A Look at the 2009 Oklahoma Sooners: Offense

Tim BondCorrespondent IAugust 13, 2009

MIAMI - JANUARY 4:  Offensive linemen Wes Sims #60 and Davin Joseph #77 of the Oklahoma Sooners line up against the USC Trojans in the 2005 FedEx Orange Bowl National Championship on January 4, 2005 at Pro Player Stadium in Miami, Florida. USC defeated Oklahoma 55-19. (Photo by Brian Bahr/Getty Images)

Leading into the 2009 season, the biggest question for Oklahoma's offense is who will start on the Sooners' offensive line.

With Trent Williams being the only starter from the 2008 BCS Championship game returning, who will be there to help protect the 2008 Heisman Trophy winner, Sam Bradford?

Oklahoma does not have a playing time experience question, what they have is a unit question when it comes to the o-line.

If there is a problem when it comes to the line, it is a problem that will be fixed with more starts as a unit, not personnel.

When Oklahoma travels to Dallas to play BYU, the offensive line will most likely look like this:

Senior Trent Williams will be the starter at left tackle.

Williams has started 26 games as a Sooner over the last three seasons. He was named to the Sporting News All-Freshman team in 2006 after starting the final six games of the season. In 2008, he was named to the All-Big 12 first team by the coaches.

Senior Brian Simmons will most likely be starting at left guard. Simmons has played in 35 games with four starts. He has taken over 500 snaps as a guard for the Sooners, totaling over 131 knockdown blocks.

At the center, redshirt freshman Ben Habern should be named the starter. Habern received a medical redshirt last year after suffering an ankle injury against Baylor. He played in three games (including the Baylor game) before the injury and recorded nine knockdown blocks in nine plays against Baylor.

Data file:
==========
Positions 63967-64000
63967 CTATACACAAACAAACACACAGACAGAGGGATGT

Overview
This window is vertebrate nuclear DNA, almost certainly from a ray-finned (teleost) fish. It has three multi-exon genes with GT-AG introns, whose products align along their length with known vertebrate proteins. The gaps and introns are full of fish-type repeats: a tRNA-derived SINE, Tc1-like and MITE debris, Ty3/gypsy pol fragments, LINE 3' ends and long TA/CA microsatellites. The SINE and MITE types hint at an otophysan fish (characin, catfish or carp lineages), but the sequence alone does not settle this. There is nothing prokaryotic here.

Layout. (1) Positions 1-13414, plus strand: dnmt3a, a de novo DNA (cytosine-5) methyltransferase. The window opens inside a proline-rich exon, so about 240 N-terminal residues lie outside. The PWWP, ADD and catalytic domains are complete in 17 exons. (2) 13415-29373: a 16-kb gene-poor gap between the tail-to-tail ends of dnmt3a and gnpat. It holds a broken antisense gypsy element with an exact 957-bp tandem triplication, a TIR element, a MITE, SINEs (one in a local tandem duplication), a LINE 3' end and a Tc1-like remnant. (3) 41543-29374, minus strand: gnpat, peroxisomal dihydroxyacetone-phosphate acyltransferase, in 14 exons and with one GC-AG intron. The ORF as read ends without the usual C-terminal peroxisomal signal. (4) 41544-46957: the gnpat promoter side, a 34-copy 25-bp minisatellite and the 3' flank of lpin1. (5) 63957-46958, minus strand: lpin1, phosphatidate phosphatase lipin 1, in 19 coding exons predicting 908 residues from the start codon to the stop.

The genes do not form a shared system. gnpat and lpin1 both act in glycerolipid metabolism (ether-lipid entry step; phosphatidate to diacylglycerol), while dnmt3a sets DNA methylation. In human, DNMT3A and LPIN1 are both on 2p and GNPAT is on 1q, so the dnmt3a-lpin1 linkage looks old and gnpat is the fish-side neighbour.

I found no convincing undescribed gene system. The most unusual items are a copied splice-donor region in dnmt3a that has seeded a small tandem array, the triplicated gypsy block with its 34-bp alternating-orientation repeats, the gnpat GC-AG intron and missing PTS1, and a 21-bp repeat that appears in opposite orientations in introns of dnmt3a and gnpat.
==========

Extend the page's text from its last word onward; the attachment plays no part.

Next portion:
Sophomore Stephen Good will most likely be the starting right guard. Good saw action in four games last season. His best game came against Nebraska recording four knockdown blocks. Good was rated the No. 29 player overall by Rivals.com coming out of high school.

At right tackle, look for junior Cory Brandon to get the nod as the starter. Brandon has saw action in a total of 17 games. In his career as a backup, he has recorded over 20 knockdown blocks.

This unit has the potential to be better than a year ago. All they need is time to jell and more work as a unit.

With the potential offensive line starters out of the way, the rest of the offense looks much like it did a season ago, minus the receivers.

Sam Bradford, the 2008 Heisman Trophy winner will return as the starting quarterback. With two seasons under his belt, Oklahoma should be adding more plays and giving Bradford more responsibility when it comes to audibles. He has been nothing less than spectacular as a starter, finishing both seasons as the No. 1 rated passer in the nation.

The starting running backs will be the same. Oklahoma returns two 1,000-yard rushers in DeMarco Murray and Chris Brown. However, they also have the benefit of Mossis Madu and Jermie Calhoun to give them both much needed rest if the need arises.

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Matt Clapp will be the fullback. Clapp is an exceptional blocker and can catch out of the backfield.

Ryan Broyles and Adron Tennell will most likely be the wide receivers. The split end will most likely feature Mossis Madu along with Jameel Owens.

The tight ends will be Preseason All-American Jermaine Gresham along with Brody Eldridge. Eldridge took snaps as a center earlier in the week, while the backup center sat out due to a minor injury. He is also heralded as the best blocker on the team.

In 2008, Oklahoma ran a hurry up, fast-paced offense. This led to more points and more plays for their offense. Look for Oklahoma to run much of the same in 2009.

Not many programs have the versatility that Oklahoma does.

When in the hurry up offense, Oklahoma does not need to substitute its personnel. This leads to defenses being unable to substitute as well as wearing down the opponent.

If Oklahoma can shore up its offensive line and give Sam Bradford four to five seconds a snap, look for the 2009 Oklahoma team to replicate its record-breaking offense from a season ago, and repeat once again as the Big 12 Champions, earning a potential trip to the BCS Championship game in Pasadena.

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